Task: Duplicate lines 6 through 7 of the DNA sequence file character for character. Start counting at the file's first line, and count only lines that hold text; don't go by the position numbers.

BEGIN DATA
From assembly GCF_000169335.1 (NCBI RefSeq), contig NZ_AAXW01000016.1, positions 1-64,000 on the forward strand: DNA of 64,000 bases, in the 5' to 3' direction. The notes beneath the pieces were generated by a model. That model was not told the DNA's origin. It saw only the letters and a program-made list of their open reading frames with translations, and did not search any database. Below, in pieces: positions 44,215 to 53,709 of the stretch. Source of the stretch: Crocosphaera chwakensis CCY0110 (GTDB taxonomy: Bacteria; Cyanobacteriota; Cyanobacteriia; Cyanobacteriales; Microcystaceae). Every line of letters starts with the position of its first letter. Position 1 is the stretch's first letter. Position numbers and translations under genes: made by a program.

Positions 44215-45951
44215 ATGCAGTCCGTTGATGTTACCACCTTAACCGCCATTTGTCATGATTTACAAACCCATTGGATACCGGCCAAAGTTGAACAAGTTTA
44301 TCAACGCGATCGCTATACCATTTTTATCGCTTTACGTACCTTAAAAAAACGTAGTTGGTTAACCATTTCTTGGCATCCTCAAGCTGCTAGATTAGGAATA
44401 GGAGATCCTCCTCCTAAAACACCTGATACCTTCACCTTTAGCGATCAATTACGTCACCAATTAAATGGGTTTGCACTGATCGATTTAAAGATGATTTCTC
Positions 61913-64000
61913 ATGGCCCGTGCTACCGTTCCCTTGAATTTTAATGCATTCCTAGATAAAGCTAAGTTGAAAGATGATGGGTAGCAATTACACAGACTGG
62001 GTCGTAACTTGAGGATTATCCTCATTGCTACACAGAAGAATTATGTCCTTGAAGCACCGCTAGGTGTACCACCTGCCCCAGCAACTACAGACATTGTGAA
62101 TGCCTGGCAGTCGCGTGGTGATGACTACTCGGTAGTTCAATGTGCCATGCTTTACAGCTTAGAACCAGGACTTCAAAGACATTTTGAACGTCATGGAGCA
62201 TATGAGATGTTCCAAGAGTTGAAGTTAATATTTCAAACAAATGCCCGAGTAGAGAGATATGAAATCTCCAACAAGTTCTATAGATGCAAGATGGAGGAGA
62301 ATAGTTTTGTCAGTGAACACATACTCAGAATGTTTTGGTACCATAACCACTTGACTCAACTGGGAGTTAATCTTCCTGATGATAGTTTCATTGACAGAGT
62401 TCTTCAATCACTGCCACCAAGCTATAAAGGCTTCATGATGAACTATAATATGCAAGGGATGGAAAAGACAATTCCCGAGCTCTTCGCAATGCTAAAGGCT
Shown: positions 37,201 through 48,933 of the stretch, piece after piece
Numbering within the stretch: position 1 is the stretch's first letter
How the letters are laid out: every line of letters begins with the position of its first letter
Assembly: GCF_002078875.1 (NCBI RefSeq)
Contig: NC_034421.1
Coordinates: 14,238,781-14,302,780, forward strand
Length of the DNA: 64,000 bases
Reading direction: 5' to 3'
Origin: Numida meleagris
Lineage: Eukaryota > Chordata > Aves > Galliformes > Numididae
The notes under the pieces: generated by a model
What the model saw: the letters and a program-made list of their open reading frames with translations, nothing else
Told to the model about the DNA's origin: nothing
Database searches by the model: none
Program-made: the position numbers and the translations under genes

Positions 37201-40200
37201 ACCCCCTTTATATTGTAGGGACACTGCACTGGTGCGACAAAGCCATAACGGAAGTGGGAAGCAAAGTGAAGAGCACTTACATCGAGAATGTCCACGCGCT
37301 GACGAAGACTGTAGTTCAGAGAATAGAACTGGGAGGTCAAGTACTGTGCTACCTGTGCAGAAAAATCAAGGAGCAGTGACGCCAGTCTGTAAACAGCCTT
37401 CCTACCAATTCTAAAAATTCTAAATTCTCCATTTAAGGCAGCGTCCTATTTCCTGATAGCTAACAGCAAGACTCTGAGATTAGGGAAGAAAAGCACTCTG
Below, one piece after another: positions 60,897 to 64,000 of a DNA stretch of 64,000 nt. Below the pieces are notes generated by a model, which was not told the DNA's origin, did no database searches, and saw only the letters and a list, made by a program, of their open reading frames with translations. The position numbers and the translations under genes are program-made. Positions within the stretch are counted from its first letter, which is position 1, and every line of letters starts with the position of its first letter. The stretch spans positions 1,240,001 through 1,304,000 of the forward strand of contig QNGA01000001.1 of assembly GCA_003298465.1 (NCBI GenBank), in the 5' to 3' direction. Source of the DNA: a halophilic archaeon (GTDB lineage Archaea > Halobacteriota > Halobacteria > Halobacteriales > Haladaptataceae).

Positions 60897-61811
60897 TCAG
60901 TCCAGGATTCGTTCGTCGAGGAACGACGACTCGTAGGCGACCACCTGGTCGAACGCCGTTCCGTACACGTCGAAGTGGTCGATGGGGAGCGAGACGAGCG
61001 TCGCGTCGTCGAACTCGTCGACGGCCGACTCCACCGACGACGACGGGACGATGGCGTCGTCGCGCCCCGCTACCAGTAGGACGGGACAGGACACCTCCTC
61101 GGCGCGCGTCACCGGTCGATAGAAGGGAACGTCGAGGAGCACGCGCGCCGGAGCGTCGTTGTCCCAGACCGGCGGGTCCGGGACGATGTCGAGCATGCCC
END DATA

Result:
Positions 61913-64000
61913 ATGGCCCGTGCTACCGTTCCCTTGAATTTTAATGCATTCCTAGATAAAGCTAAGTTGAAAGATGATGGGTAGCAATTACACAGACTGG